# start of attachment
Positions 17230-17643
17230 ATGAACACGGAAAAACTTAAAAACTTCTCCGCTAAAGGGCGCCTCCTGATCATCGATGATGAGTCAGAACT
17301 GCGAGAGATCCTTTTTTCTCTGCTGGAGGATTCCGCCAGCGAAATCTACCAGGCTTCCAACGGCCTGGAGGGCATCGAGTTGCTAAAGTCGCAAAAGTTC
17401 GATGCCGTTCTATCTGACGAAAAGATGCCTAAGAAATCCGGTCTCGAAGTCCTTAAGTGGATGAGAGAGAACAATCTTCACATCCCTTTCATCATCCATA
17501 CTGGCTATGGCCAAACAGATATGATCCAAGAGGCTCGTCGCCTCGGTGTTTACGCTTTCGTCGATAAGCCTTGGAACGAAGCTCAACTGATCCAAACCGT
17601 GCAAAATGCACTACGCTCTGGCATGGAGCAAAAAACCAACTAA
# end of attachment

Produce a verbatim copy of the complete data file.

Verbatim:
Positions 17230-17643
17230 ATGAACACGGAAAAACTTAAAAACTTCTCCGCTAAAGGGCGCCTCCTGATCATCGATGATGAGTCAGAACT
17301 GCGAGAGATCCTTTTTTCTCTGCTGGAGGATTCCGCCAGCGAAATCTACCAGGCTTCCAACGGCCTGGAGGGCATCGAGTTGCTAAAGTCGCAAAAGTTC
17401 GATGCCGTTCTATCTGACGAAAAGATGCCTAAGAAATCCGGTCTCGAAGTCCTTAAGTGGATGAGAGAGAACAATCTTCACATCCCTTTCATCATCCATA
17501 CTGGCTATGGCCAAACAGATATGATCCAAGAGGCTCGTCGCCTCGGTGTTTACGCTTTCGTCGATAAGCCTTGGAACGAAGCTCAACTGATCCAAACCGT
17601 GCAAAATGCACTACGCTCTGGCATGGAGCAAAAAACCAACTAA